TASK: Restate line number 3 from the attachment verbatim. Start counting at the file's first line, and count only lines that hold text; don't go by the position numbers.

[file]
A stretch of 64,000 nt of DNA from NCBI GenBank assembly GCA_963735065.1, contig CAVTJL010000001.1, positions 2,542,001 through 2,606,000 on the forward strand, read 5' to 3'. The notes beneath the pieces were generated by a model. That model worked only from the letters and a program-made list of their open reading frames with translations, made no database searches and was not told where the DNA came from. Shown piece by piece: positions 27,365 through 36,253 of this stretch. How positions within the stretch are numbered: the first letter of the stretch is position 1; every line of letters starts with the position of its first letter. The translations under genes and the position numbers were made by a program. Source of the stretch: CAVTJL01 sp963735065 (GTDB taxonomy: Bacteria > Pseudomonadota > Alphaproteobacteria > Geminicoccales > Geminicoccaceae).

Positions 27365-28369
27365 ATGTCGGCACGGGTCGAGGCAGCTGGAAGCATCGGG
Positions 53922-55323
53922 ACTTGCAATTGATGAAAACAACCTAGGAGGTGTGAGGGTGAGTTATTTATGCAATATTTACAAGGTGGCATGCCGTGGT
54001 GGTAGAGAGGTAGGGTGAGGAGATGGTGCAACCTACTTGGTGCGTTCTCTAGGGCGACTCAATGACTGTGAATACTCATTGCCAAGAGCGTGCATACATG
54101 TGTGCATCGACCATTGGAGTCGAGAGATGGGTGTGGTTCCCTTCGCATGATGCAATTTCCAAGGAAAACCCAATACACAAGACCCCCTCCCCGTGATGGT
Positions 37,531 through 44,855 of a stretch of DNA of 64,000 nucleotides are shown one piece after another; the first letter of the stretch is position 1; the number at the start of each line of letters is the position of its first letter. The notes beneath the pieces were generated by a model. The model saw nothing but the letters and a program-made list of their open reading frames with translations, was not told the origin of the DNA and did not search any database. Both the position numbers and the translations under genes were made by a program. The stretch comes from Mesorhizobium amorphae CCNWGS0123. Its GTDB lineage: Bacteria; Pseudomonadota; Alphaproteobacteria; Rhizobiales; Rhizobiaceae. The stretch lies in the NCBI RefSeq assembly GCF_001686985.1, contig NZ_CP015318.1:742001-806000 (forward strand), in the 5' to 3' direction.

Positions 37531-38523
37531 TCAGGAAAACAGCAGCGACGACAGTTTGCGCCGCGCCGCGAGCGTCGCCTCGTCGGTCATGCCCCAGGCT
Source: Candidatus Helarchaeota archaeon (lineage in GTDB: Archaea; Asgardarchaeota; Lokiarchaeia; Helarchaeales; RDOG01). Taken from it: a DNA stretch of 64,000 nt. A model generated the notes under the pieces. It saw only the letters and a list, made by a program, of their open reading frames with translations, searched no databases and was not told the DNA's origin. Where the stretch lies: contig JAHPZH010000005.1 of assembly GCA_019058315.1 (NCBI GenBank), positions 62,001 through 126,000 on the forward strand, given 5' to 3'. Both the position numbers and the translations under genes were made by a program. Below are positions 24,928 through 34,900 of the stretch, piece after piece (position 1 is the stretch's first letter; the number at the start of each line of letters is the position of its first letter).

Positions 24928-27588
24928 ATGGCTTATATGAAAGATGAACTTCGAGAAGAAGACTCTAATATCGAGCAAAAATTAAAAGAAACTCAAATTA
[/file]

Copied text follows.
27365 ATGTCGGCACGGGTCGAGGCAGCTGGAAGCATCGGG